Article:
Organized below by category, the following links will support high school and college learners as well as college applicants.
If you’re writing a paper or presenting research, you could benefit from these useful online resources.
The below links support students with ADHD and offer approaches for Executive Function skill development.
360 Thinking Academic Planner
If you are in high school and looking for an excellent academic planner, one designed to guide your learning and develop executive function skills, check out this one, created by Cognitive Connections.
Information on the SAT from College Board website.
Information on the ACT from the ACT website.
The Common Application (informally known as The Common App) is an online platform which most applicants use to apply for undergraduate admission to any of more than 900 member colleges and universities in the U.S., as well as in Canada, China, Japan, and many European countries. The Common App is free to use–you need only create an account. Once you do, you can use the toolbar to search for colleges, plan your application process, and apply to your selected colleges. The Common App provides the application requirements of each college you select and enables you to use and reuse application materials common to all your colleges such as the Common App Essay. The Applicant Solutions Center offers videos explaining how to use all platform tools.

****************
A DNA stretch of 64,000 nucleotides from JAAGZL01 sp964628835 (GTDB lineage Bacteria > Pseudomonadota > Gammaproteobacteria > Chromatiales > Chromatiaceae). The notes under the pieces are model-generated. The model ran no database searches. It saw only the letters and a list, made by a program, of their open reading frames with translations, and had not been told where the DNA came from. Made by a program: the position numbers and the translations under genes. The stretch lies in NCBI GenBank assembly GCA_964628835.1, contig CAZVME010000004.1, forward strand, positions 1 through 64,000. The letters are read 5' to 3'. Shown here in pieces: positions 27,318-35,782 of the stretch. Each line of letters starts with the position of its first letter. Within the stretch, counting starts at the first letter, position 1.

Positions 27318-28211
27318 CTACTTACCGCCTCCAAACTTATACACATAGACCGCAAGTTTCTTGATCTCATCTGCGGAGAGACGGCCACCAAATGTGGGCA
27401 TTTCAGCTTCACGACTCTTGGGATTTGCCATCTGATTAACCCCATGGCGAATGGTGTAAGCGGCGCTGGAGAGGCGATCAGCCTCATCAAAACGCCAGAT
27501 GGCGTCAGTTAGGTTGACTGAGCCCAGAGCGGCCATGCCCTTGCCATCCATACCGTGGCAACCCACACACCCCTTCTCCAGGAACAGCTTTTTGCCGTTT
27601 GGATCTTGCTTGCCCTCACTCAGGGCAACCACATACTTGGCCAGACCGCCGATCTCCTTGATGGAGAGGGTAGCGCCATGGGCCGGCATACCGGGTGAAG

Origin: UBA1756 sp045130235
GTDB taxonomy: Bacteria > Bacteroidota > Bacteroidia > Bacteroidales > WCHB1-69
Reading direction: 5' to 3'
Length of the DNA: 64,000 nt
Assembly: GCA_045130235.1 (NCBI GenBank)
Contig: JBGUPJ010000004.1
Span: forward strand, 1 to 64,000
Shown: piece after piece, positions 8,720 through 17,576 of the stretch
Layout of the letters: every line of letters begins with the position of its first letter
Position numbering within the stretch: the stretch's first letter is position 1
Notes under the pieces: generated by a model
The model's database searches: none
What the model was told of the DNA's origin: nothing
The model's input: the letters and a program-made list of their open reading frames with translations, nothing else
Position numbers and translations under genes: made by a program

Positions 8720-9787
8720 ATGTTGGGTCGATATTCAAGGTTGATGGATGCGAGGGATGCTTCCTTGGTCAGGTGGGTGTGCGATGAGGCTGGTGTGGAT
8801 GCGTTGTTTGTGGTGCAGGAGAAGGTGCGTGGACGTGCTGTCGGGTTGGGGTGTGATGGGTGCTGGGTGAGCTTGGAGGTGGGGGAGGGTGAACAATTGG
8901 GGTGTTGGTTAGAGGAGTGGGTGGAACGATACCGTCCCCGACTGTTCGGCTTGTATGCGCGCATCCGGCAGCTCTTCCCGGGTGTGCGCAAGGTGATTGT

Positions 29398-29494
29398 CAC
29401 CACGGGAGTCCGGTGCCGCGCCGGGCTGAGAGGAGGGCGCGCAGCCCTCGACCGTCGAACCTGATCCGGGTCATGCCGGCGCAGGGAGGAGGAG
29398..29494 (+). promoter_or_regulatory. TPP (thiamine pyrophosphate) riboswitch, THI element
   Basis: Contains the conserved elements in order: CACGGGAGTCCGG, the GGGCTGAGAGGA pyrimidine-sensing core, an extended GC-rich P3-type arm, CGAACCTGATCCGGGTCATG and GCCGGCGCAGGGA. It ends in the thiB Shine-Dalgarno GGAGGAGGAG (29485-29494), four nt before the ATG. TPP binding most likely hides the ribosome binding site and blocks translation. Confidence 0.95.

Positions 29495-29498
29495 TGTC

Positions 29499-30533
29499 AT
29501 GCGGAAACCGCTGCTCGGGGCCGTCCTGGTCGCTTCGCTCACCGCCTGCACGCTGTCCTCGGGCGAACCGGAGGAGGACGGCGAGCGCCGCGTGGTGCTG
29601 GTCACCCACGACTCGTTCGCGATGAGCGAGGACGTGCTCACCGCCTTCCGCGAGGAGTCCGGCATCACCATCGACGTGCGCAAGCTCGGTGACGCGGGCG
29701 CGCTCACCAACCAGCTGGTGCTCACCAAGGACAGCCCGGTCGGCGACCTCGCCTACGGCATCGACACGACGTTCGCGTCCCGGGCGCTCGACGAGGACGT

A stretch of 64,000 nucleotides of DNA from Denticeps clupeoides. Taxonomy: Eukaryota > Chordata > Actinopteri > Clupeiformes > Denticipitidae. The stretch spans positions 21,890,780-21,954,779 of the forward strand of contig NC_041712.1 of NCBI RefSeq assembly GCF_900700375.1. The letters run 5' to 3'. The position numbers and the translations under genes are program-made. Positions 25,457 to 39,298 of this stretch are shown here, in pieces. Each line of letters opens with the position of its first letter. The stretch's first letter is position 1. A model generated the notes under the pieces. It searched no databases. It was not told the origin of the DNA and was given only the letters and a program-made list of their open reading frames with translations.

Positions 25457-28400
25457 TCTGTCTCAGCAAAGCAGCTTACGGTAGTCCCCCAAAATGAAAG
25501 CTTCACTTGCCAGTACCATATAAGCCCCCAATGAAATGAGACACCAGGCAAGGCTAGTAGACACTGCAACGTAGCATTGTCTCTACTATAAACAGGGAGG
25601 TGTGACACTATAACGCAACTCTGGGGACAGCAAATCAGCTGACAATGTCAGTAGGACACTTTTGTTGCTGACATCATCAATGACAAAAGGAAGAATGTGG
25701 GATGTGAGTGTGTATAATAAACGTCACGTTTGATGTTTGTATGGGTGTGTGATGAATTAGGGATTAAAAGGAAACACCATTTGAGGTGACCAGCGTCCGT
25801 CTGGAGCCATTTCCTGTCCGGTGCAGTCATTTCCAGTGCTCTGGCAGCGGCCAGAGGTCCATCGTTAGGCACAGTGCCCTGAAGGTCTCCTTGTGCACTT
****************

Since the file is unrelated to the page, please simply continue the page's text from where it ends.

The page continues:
The Coalition, which is short for The Coalition for College Access, is a second important online application platform which many students use. The mission of the Coalition is to improve the college application process, particularly for those students from historically under-represented groups. The Coalition platform can be used to apply to more than 150 Coalition member schools, including the University of Washington and the nine undergraduate campuses in the University of California system. To create a Coalition account, follow the easy prompts.
Among many helpful online tools, the Coalition platform includes My Coalition Counselor, which offers college planning tools, how-to articles, and other resources.
Both the Common App and the Coalition platforms offer tools that help you calculate the cost of an education at the colleges of your choice while familiarizing you with financial aid options. The U.S. Department of Education website offers a comprehensive introduction to the financial aid application process. You must also consult individual college websites—and perhaps contact college admissions departments directly–to learn full details of the possible financial aid packages available to accepted applicants.
College Navigator, a college search tool created by the U.S. Department of Education, is useful for helping you find colleges and career schools that suit your needs. You can search for schools by location, degrees offered, programs and majors, tuition and fees, setting, size, and much more. College Navigator allows you to compare schools, save your session, and export your results into a spreadsheet.